"Really all you need to become a good knitter are wool, needles, hands and slightly below-average intelligence. Of course superior intelligence, such as yours and mine, is an advantage." Elizabeth Zimmermann, Knitting without Tears 1971.
So I need to state upfront that I have the love for this woman. Love her. Love her writing, love her attitude and love the way she taught. She had the joy!
For those of you that have never heard of Elizabeth Zimmermann she was a knitting pioneer.* Her first book was Knitting without Tears was published in the early 1970s but well before that she was influencing a generation of knitters with her wisdom and ideas through the newsletters she published from Schoolhouse Press, her company. She wrote four books - all of which are still in print.
I haven't included a picture of her as I didn't want to lift one without permission (and I wrote this late last night) but here is a link if you want to have a look. Or check out SchoolhousePress here.
Godmother to seamless knitting, she came up with a system of percentages for making a jumper or cardy called the Elizabeth Percentage System (EPS). (This system revolutionised my knitting! I use it all the time.) Elizabeth used the term unventing about many of the things she came up with as she believed that someone at some stage would have done them somewhere so she couldn't invent them. She made knitting accessible to all, by encouraging others and her belief that there was no right way and that it really wasn't that difficult.
I thought I would share some life lessons from her books to see if you will catch the EZ bug.
1. "Knit on in confidence and hope through all crises"
Look even if you aren't a knitter, how could you not love this quote. Confidence and hope are really all you need - this is absolutely a lesson for life. I think of her often when I have one kid crying because she doesn't like broccoli, another kid crying because he didn't want curry for dinner and the third one in a state of absolute devastation because she wanted a blue bowl, not a white one. Equally though I think her words apply to most crappy things that occur in life.
2. "Tight knitters lead a hard and anxious life......One is in this knitting pastime for pleasure, not for toil, anxiety and doubt so don't WORRY. If you are a tight knitter by chance instead of by choice, practice knitting loosely and it may change your life" Knitting Without Tears 1971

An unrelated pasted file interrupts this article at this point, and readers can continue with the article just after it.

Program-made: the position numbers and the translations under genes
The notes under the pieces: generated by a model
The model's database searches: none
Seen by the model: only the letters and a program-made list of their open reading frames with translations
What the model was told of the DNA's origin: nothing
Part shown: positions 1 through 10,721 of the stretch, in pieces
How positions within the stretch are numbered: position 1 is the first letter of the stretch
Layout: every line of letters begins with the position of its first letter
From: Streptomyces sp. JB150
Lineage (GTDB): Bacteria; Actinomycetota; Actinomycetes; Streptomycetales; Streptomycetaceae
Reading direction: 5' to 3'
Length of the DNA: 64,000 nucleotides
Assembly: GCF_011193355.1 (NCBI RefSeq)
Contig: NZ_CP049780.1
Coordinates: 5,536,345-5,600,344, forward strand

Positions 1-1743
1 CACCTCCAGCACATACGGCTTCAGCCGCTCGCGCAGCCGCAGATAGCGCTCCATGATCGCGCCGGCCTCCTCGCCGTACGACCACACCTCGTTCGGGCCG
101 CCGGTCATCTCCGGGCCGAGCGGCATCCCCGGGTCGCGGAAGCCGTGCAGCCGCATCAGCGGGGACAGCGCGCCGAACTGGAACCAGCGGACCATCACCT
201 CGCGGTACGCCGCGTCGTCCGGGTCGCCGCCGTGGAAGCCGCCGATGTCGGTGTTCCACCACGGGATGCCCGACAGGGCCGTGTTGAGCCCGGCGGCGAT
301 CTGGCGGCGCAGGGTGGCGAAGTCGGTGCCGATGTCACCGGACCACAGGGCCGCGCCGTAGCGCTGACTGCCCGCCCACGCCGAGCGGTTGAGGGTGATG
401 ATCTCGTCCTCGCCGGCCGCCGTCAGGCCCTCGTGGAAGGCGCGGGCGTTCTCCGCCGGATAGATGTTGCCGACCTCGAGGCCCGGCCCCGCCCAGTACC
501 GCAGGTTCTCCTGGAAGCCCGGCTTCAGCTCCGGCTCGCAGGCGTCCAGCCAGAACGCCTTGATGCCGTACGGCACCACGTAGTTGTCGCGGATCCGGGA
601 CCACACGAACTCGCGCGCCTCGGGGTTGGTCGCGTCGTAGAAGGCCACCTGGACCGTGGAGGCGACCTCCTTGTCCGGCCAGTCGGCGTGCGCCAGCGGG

Again a total lesson for life. Holding on too tightly = bad. Practice not doing it. Got it!
3. It's your knitting. "There is no right way to knit; there is no wrong way to knit."
Being the fan that I am I have all of her books and have just sat here for half an hour trying to find which book has the quote "It's your knitting" in it. Frustratingly I can't find it but thinking about it, it doesn't really matter. All through every one of her books she is encouraging you to own your own project. She says that no book has all the answers. That the answer will be different depending on your circumstances. "Fudging: This is permitted, yea, even encouraged and necessary in knitting" Knitting Around. As someone who likes to get things "right" I read this at the very beginning of my crafting life and gee it was freeing. My little brain for some reason needed to hear it in order to go "aaaahhh right. I get to decide". And fudge I do. All the time.
4. "Properly practiced, knitting soothes the troubled spirit, and it doesn't hurt the untroubled spirit either. When I say properly practiced, I mean executed in a relaxed manner, without anxiety, strain or tension, but with confidence inventiveness, pleasure and ultimate pride." Knitting without Tears
Crafting is good for the soul. But only if you do it properly without pressure. She goes in to her "theories on knitting" later in the book. Don't know about you but I love a theory.
5. "If you hate to knit, why, bless you, don't; follow your secret heart and take up something else."
Be who you are and do what you love.
Wisdom and more wisdom. And one more thing. She is funny; laugh out loud funny. Do yourself a favour and go check out one of her books.
Any other quotes you love of Elizabeth's? And if you have never heard of her, did I spark your interest?
If you are beginning and think you might like to have a look at her books buy Knitting Without Tears. She teaches knitting in a way that means that you actually get the structure. Getting the structure means that you are free!
She lived a super interesting life and if you are interested in reading about that life then the book for you is Knitting Around 1989.
* She was also an Englishwoman who was married to a German fella, lived in the US, had a three kids and then some grandkids. She ran a business called Schoolhouse Press that is still run by her daughter Meg Swansen. She died in 1999. Read more on her wikipedia page.